Then, one day, I hear that Crosby’s son, Gary, has written an autobiography in which he reveals that Bing Crosby beat up his children. My first reaction was confusion. The information didn’t compute. “Der Bingle?” Knocking around children?
Did he actually do it? Apparently, he did. At least there was no rebuttal book from Bing saying, “He’s making that up.” It happened. And I’m very sad for his kids. It must have been terrible for them. My only question is, how does it help them that I know about it?
From the day I learned that Bing Crosby was an abusive father, every time I hear him sing,
“I’m dreaming of a white Christmas...”
those are no longer the words I hear in my head. Instead, I hear,
“I gave my kids some good beatings...”
What was the point of Gary Crosby’s revelation? Was it an object lesson: “Don’t beat your children”? I’ve never thought of doing that. Was it revenge: “I got him back”? That’s not too classy. Was it catharsis: “I got it out”? He has that right, I suppose. Was it for money? Ew.
Was it a cry for help? What could I have done? Even if I’d have known about it when it was happening. Could I have called him up?
“Mr. Crosby. This is Earl Pomerantz, I’m a big fan. I just called to tell you to stop hitting your children.”
What would the guy have said?
“Okay, Earl. And thanks for straightening me out.”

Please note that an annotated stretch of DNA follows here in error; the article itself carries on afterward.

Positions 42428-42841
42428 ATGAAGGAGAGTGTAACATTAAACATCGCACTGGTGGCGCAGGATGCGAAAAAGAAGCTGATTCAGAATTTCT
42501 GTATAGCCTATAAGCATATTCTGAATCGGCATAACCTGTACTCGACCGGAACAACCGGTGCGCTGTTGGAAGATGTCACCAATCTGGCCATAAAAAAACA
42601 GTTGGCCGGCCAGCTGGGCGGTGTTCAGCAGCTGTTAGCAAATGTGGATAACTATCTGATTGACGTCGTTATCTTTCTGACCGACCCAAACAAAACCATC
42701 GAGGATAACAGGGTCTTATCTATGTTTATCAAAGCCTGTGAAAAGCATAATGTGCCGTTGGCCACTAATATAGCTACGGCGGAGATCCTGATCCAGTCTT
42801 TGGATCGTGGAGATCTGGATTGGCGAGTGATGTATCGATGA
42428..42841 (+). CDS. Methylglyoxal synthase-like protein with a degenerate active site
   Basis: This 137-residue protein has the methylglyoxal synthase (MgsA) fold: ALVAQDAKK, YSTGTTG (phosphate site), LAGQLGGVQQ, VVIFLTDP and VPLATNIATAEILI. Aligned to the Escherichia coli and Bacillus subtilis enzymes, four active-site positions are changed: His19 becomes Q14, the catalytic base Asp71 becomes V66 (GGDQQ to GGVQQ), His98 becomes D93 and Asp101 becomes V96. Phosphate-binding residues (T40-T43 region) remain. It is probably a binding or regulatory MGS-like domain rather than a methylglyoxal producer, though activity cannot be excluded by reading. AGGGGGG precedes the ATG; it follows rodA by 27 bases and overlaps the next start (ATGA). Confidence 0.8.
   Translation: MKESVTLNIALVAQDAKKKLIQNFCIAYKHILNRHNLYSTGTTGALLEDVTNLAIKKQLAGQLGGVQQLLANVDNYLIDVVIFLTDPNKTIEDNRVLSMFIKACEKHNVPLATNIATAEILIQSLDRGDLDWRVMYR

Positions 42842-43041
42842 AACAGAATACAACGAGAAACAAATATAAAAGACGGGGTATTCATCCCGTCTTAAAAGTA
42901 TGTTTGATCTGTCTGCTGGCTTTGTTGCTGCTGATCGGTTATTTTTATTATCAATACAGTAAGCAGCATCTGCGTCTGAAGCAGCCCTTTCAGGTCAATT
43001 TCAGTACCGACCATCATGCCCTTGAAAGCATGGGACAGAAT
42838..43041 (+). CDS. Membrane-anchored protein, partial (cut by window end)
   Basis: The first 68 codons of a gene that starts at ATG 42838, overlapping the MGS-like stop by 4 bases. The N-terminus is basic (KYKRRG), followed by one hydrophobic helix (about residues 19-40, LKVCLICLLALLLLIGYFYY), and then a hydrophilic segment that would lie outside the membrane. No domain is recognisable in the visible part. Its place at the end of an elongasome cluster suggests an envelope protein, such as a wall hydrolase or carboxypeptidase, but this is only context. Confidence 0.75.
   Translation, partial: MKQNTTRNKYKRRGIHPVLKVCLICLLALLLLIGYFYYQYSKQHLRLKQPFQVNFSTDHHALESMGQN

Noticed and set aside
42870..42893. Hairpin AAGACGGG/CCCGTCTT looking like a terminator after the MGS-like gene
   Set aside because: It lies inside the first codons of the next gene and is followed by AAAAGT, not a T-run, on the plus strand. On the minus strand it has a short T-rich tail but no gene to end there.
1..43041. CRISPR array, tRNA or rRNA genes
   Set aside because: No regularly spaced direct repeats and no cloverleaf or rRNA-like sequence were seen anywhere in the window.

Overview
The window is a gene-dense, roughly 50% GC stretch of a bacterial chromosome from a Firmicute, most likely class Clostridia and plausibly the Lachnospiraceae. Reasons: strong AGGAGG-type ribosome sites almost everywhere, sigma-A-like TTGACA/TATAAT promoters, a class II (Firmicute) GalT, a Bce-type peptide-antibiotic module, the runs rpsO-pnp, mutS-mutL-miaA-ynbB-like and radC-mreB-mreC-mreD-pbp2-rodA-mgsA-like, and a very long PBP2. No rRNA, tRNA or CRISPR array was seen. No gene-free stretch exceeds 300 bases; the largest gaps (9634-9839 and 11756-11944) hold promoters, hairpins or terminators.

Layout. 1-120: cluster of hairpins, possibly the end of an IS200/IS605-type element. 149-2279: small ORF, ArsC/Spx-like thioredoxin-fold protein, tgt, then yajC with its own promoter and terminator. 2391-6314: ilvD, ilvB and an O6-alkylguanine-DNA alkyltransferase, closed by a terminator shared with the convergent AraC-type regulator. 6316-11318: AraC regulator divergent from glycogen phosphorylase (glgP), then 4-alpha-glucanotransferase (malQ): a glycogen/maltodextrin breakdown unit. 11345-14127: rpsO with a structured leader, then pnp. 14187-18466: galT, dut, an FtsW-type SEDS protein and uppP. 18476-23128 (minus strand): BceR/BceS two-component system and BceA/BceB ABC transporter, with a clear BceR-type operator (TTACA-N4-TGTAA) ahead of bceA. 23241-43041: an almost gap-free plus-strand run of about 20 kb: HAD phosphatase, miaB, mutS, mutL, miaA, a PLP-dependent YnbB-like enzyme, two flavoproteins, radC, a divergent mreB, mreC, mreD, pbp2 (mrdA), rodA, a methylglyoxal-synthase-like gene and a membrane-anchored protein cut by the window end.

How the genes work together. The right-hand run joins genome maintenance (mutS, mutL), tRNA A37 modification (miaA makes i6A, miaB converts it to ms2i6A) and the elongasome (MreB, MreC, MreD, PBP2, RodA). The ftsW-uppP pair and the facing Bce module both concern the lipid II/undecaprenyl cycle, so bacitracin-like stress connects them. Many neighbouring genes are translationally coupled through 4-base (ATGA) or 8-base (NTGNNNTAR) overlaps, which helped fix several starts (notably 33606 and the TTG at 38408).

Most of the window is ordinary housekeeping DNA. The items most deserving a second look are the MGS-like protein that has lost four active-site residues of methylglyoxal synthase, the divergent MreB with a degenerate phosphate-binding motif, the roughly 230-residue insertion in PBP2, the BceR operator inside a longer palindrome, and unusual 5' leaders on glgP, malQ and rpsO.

Telling people who could have successfully intervened? Of course. But why did he need to tell the world? I’m not worried about the Dad; he got what he deserved. But what about the people who admired him?
We learned the truth? Thank you. Now what do we do with the records?
Read this very clearly: I am one thousand percent against hitting your children. If it happened to you, I’m heartbroken. If you’re currently hitting your kids, stop it! Kids are small and vulnerable and loving and trusting. You’re unhappy? Too bad. Leave the kids alone. (It may not have been necessary to clarify this point. I just don’t want the slightest possibility of this story being taken the wrong way.)
Gossipers: Gossip can destroy precious illusions, hurting people who did nothing to deserve it. Be thoughtful. Some of us need those illusions to survive.
Famous People: Knock it off. We put you up there; you owe us. Keep in mind, if you mess up – it’s the “Information Age” – it’s going to get out. And it won’t be just you paying the price. Your fans will be paying too. For believing in you.
Superstars. For the people who love and support you:
Try not to screw up.